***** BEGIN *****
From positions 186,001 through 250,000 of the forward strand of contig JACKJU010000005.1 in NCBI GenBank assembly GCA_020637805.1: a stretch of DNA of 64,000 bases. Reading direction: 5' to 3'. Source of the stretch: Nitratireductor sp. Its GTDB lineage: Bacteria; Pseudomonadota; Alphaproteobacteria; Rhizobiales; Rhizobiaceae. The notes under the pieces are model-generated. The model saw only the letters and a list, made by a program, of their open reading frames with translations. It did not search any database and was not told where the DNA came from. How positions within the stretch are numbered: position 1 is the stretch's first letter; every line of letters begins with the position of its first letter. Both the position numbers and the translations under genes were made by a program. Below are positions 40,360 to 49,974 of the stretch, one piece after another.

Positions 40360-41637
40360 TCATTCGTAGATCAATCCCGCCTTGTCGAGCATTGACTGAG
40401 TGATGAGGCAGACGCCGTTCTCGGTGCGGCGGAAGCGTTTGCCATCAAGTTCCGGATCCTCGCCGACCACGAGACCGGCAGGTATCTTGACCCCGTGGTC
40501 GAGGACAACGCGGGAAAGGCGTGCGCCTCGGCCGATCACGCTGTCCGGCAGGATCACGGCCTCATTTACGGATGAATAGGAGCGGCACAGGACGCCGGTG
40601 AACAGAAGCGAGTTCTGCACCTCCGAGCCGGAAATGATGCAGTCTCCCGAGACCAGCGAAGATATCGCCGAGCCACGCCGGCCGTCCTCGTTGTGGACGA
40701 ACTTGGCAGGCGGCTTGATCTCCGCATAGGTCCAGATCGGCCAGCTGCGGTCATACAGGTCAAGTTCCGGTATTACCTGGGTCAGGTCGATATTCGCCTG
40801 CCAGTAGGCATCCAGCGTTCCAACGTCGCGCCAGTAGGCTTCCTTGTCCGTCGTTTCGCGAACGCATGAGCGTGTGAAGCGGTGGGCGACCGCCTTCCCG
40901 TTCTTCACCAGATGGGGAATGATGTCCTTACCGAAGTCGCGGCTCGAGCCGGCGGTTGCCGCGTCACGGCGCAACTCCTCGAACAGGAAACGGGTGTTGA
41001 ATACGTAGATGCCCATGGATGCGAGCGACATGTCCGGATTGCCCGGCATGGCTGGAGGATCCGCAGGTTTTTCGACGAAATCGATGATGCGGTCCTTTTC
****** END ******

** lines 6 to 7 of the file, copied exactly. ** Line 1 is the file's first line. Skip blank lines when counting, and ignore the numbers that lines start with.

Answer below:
40601 AACAGAAGCGAGTTCTGCACCTCCGAGCCGGAAATGATGCAGTCTCCCGAGACCAGCGAAGATATCGCCGAGCCACGCCGGCCGTCCTCGTTGTGGACGA
40701 ACTTGGCAGGCGGCTTGATCTCCGCATAGGTCCAGATCGGCCAGCTGCGGTCATACAGGTCAAGTTCCGGTATTACCTGGGTCAGGTCGATATTCGCCTG